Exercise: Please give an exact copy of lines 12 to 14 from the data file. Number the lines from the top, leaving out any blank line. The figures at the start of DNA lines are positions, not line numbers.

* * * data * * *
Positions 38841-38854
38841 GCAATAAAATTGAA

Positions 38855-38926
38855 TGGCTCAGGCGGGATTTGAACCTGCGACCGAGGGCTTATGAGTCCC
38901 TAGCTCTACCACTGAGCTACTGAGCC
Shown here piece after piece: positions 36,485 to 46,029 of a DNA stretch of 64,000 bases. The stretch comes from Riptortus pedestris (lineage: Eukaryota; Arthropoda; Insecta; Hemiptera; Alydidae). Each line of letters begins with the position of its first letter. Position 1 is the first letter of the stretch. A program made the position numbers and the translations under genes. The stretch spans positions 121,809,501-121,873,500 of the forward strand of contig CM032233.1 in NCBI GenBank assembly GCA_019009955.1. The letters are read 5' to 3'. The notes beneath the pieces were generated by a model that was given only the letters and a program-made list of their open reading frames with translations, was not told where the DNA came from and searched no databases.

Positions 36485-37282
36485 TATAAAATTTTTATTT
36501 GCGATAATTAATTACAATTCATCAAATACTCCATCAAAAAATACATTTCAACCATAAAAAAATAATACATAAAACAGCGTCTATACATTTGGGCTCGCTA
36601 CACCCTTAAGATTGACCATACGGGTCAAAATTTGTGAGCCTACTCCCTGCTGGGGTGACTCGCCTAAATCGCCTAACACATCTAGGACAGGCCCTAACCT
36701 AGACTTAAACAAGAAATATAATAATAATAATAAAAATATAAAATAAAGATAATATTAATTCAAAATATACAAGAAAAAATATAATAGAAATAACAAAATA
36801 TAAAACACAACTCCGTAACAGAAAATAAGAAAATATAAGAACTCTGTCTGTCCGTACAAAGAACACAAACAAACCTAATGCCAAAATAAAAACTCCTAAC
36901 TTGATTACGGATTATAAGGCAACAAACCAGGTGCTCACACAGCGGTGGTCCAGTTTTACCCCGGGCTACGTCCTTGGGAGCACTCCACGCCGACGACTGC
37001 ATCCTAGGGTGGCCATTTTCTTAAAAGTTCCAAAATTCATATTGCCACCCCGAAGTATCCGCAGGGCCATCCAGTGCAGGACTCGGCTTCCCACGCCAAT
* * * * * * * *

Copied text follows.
36801 TAAAACACAACTCCGTAACAGAAAATAAGAAAATATAAGAACTCTGTCTGTCCGTACAAAGAACACAAACAAACCTAATGCCAAAATAAAAACTCCTAAC
36901 TTGATTACGGATTATAAGGCAACAAACCAGGTGCTCACACAGCGGTGGTCCAGTTTTACCCCGGGCTACGTCCTTGGGAGCACTCCACGCCGACGACTGC
37001 ATCCTAGGGTGGCCATTTTCTTAAAAGTTCCAAAATTCATATTGCCACCCCGAAGTATCCGCAGGGCCATCCAGTGCAGGACTCGGCTTCCCACGCCAAT